9 – No Need to Rush:  It’s completely understandable to want to jumpstart the process as soon as possible.  However, it’s a good idea to hold off until you’ve crossed two big hurdles:  having a patch of land and knowing the cost of building a custom home in your area.  Until you’ve found where you want to plant your roots and you have a clear figure on how much it may take to build what you want, it’s going to be tough to bring your dream to life.  It’s also important to take your lifestyle into account.  Our homes are tailor made to suit the way our clients live.  If you’re looking to lead a quiet life by the river on twenty acres in the country, your home will look vastly different from the city dwellers who require a great deal of space for guests and entertaining.

10 – Keep A Devoted Notebook:  As you’ll likely be taking notes through the duration, it’s best to keep a notebook solely devoted to the process of building your home.  It’s a great way to keep your thoughts, figures, and ideas organized before you come in to discuss details.  It will also come in handy during the latter half of the process.

11 – Look At the Bigger Picture:  It’s very easy to focus on one or two small details.  It’s much easier to let them overwhelm your project before it even gets moving.  Take a step back and look at the whole idea as opposed to a few small parts.  You may decide that those little details are the most important factors in your eventual design, or you may even see that you don’t need them at all.

Now that you’ve read through these eleven tips, use them to cull a bit of inspiration for your own dream home and come see us.  We’ll be looking for you!

Design Considerations on Building ‘Last Home’

By: Cyndy Gardner, Co-Owner of Homestead Timber Frames


If you are one of the more than 40% of Americans ages 50 to 64 planning to move within the next five years (Nielsen’s Demand Institute) and you’re thinking of building a new home, then here are some design considerations before you hire your designer/builder.

This generation is becoming more aware that by being more active in their ‘retirement years’ and planning for one level living, being near good services for social integration and health care all adds up to being happy overall.  Here is a list of our favorites when we begin the design phase for a couple building their ‘final home – their dream home’.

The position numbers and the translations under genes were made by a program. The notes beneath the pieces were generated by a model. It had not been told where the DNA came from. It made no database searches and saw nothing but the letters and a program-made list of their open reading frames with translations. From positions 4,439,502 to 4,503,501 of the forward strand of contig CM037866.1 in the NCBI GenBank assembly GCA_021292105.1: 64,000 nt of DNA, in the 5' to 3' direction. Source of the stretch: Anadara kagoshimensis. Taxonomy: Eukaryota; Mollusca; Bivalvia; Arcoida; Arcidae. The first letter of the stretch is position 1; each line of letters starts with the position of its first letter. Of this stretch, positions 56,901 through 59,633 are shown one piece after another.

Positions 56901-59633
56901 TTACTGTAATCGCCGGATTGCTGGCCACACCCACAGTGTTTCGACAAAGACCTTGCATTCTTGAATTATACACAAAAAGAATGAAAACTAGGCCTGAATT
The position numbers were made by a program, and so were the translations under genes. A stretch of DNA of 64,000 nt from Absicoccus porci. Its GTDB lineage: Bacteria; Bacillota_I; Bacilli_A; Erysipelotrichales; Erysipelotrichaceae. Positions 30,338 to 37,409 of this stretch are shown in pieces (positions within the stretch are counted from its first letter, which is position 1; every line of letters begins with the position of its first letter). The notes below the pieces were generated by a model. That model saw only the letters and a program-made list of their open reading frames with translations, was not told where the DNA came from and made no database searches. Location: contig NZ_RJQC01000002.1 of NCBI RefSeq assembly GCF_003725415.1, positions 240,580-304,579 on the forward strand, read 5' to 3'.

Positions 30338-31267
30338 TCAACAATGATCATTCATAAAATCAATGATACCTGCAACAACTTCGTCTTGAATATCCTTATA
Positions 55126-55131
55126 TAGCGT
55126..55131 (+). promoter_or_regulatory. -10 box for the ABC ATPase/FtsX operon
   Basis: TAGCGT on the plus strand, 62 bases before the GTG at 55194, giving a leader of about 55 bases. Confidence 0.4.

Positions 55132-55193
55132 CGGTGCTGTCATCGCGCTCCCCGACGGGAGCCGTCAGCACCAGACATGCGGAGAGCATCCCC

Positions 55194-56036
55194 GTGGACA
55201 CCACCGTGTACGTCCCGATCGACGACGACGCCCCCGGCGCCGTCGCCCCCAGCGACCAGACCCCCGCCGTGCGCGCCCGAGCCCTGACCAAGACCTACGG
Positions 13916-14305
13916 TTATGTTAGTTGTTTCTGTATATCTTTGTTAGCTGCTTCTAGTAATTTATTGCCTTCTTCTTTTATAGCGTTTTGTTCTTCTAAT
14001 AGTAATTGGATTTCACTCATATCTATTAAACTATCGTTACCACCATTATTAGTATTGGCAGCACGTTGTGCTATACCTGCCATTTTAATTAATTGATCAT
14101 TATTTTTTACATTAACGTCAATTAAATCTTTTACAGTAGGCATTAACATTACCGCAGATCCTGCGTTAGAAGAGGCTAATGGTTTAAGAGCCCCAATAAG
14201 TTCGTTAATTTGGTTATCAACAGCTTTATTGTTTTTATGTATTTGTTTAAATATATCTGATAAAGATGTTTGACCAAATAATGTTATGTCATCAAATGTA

1. Main floor will be your living area for everything – have all doors at grade level from entering the garage to the bathroom.
  2. Remember four-foot-wide hallways, three-foot-wide interior doors, levered handles on doors, walk-in showers that are large enough for the possibility of a wheelchair down the road, higher toilets, grab bars in the shower and beside the toilets, and attention to kitchen layout for accessibility.
  3. Plan on having two areas in the home for each of you.  These might be work/craft rooms, private office for writing, working from home, etc. but you need a place of your own to create in.
  4. You might consider two master suites – a spacious one for you and the other for adult children/guests.  The second one could be located on another level or even above the garage as an apartment.
  5. Position rooms for the best use of natural light and access to the outdoors.  Remember to plan on outdoor spaces such as covered porches, sunny terraces and gardening areas, and incorporate your interior rooms for easy access.
  6. Ease of maintenance is of prime concern so care is taken with selecting window types, siding, flooring and such.
  7. Remember this is your home, where you plan on living out your life.  Change your attitude and build this home without regard to resale value. That’s what your children will need to deal with – not you.

A new custom home is more economical to build than remodeling and adding adaptive features to an existing home.  It’s much harder to fix later than it is to build for accessibility from the outset.  You can’t make hallways wider.  You have to take space from one area to adapt another.  So choosing a great designer and having thoughtful discussions about your life interests, goals and needs can go a long way.

If you would like to design your project with us, click here to get started.